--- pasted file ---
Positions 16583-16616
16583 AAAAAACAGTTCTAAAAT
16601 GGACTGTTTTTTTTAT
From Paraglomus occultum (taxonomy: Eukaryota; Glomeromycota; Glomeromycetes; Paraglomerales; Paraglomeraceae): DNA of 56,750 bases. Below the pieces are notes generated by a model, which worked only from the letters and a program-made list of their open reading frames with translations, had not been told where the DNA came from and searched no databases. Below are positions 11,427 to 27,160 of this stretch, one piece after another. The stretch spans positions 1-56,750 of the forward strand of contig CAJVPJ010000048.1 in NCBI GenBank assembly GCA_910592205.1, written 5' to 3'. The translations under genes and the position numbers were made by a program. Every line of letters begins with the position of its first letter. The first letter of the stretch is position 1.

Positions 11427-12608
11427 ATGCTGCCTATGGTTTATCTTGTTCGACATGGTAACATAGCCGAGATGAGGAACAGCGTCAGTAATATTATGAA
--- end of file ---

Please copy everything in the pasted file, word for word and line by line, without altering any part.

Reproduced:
Positions 16583-16616
16583 AAAAAACAGTTCTAAAAT
16601 GGACTGTTTTTTTTAT
From Paraglomus occultum (taxonomy: Eukaryota; Glomeromycota; Glomeromycetes; Paraglomerales; Paraglomeraceae): DNA of 56,750 bases. Below the pieces are notes generated by a model, which worked only from the letters and a program-made list of their open reading frames with translations, had not been told where the DNA came from and searched no databases. Below are positions 11,427 to 27,160 of this stretch, one piece after another. The stretch spans positions 1-56,750 of the forward strand of contig CAJVPJ010000048.1 in NCBI GenBank assembly GCA_910592205.1, written 5' to 3'. The translations under genes and the position numbers were made by a program. Every line of letters begins with the position of its first letter. The first letter of the stretch is position 1.

Positions 11427-12608
11427 ATGCTGCCTATGGTTTATCTTGTTCGACATGGTAACATAGCCGAGATGAGGAACAGCGTCAGTAATATTATGAA